Earlier Development of the Accumbens Relative to Orbitofrontal Cortex Might Underlie Risk-Taking Behavior in Adolescents

The Sackler Institute for Developmental Psychobiology, Weill Medical College of Cornell University, New York, New York 10021, USA.
The Journal of Neuroscience : The Official Journal of the Society for Neuroscience (Impact Factor: 6.34). 07/2006; 26(25):6885-92. DOI: 10.1523/JNEUROSCI.1062-06.2006
Source: PubMed


Adolescence has been characterized by risk-taking behaviors that can lead to fatal outcomes. This study examined the neurobiological development of neural systems implicated in reward-seeking behaviors. Thirty-seven participants (7-29 years of age) were scanned using event-related functional magnetic resonance imaging and a paradigm that parametrically manipulated reward values. The results show exaggerated accumbens activity, relative to prefrontal activity in adolescents, compared with children and adults, which appeared to be driven by different time courses of development for these regions. Accumbens activity in adolescents looked like that of adults in both extent of activity and sensitivity to reward values, although the magnitude of activity was exaggerated. In contrast, the extent of orbital frontal cortex activity in adolescents looked more like that of children than adults, with less focal patterns of activity. These findings suggest that maturing subcortical systems become disproportionately activated relative to later maturing top-down control systems, biasing the adolescent's action toward immediate over long-term gains.

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Available from: Todd A Hare, Aug 21, 2015
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    • "One target region for affective brain reactivity in adolescence is the ventral striatum. Recent studies have shown that neural responses in the ventral striatum to rewards are heightened during adolescence, compared to childhood and adulthood (Braams et al., 2014; Galvan et al., 2006; Van Leijenhorst et al., 2010). Especially the nucleus accumbens (NAcc), a key region for processing rewards, shows elevated responses during adolescence. "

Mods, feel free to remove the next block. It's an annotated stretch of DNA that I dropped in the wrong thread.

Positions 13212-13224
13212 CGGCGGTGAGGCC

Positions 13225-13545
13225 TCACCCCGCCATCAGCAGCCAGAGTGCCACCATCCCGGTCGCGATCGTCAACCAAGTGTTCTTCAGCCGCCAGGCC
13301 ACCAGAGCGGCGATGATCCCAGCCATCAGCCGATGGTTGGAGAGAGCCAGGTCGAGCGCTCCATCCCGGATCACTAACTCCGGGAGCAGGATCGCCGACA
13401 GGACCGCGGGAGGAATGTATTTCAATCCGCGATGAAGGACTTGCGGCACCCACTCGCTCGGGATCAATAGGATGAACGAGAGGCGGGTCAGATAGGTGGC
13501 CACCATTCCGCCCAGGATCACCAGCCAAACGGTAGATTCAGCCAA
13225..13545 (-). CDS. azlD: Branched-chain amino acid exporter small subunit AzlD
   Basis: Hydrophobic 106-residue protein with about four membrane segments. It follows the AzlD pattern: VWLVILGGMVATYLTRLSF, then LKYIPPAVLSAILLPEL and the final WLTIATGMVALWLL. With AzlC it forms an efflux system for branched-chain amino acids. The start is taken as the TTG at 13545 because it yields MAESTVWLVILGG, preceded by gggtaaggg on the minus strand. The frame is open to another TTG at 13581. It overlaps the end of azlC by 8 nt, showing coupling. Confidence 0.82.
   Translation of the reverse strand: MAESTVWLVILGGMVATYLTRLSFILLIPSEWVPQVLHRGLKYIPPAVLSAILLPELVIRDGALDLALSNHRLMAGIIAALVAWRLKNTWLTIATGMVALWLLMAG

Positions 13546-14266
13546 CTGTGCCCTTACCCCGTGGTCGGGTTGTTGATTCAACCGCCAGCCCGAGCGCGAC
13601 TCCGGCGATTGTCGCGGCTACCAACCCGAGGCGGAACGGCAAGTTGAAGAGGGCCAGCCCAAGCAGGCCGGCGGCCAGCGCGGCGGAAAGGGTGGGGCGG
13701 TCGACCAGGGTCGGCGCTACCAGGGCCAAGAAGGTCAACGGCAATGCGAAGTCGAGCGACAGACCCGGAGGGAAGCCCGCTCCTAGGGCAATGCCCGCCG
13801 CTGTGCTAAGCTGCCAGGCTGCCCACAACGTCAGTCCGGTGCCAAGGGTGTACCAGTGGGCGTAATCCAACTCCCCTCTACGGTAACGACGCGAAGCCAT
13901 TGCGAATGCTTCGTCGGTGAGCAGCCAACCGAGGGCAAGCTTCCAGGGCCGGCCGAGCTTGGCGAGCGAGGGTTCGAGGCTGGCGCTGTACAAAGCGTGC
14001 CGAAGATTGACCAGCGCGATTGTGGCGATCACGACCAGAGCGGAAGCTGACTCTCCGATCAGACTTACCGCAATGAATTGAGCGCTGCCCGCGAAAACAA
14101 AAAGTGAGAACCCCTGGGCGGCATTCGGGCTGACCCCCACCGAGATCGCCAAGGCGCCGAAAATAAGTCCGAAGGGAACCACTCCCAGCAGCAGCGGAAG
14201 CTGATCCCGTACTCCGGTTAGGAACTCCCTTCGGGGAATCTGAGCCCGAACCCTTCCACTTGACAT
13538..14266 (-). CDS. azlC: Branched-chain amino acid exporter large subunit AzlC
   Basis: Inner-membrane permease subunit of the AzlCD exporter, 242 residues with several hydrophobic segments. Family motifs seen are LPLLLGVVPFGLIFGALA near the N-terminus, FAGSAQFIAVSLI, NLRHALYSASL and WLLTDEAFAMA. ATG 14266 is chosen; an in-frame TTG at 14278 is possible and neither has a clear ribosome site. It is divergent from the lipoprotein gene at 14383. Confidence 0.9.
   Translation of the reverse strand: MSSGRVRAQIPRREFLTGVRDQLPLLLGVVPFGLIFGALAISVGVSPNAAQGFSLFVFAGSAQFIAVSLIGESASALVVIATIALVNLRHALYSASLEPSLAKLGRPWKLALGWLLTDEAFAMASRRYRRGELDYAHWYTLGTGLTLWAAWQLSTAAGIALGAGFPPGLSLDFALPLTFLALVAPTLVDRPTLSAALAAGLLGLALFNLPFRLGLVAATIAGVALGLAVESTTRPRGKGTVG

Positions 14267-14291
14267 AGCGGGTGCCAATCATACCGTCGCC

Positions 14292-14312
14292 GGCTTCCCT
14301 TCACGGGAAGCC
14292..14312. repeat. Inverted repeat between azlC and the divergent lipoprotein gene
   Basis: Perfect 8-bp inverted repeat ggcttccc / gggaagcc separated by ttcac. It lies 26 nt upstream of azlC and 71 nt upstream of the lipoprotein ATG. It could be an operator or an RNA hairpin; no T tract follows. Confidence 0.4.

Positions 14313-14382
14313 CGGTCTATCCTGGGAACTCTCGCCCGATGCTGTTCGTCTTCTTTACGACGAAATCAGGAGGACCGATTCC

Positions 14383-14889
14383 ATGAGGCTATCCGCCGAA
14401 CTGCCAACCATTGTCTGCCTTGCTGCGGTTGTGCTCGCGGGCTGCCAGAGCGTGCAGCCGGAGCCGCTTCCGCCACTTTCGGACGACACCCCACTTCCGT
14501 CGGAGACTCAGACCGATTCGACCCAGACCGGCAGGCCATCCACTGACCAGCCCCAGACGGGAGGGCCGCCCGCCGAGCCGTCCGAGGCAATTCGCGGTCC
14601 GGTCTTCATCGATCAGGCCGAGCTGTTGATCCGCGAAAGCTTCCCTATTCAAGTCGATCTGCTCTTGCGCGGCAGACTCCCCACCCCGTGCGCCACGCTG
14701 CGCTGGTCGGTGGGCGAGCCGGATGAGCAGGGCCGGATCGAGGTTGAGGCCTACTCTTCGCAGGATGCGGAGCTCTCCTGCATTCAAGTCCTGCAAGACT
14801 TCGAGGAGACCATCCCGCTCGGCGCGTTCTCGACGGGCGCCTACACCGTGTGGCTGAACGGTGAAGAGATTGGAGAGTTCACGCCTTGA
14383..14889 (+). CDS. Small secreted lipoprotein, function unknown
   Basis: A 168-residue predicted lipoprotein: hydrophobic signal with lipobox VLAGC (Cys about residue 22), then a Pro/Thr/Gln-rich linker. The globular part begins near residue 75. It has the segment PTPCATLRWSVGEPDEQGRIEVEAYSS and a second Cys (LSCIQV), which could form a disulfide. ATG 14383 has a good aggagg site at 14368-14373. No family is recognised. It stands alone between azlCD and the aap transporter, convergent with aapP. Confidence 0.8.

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    • "Impulsivity denotes a tendency to act without considering consequences , where responses are rapid and without thought, and has been identified to develop with age (Steinberg, 2004), thought to peak at adolescence and decreasing thereafter with the development of cognitive functioning associated with the maturation of the prefrontal cortex (Galvan et al., 2006). Teenage impulsiveness stems from an imbalance between two interconnected brain networks: the incentive processing system, associated with the process of rewards and punishment, and the cognitive control system, which is associated with logical reasoning and impulse regulation (Steinberg, 2008). "
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    • "The enhanced level of dopamine in NAC among young drivers makes them feel invulnerable and like a " king of the road " . They also find reduced activity in ventrolateral prefrontal cortex and dorsal ACC (Galvan et al., 2006). "
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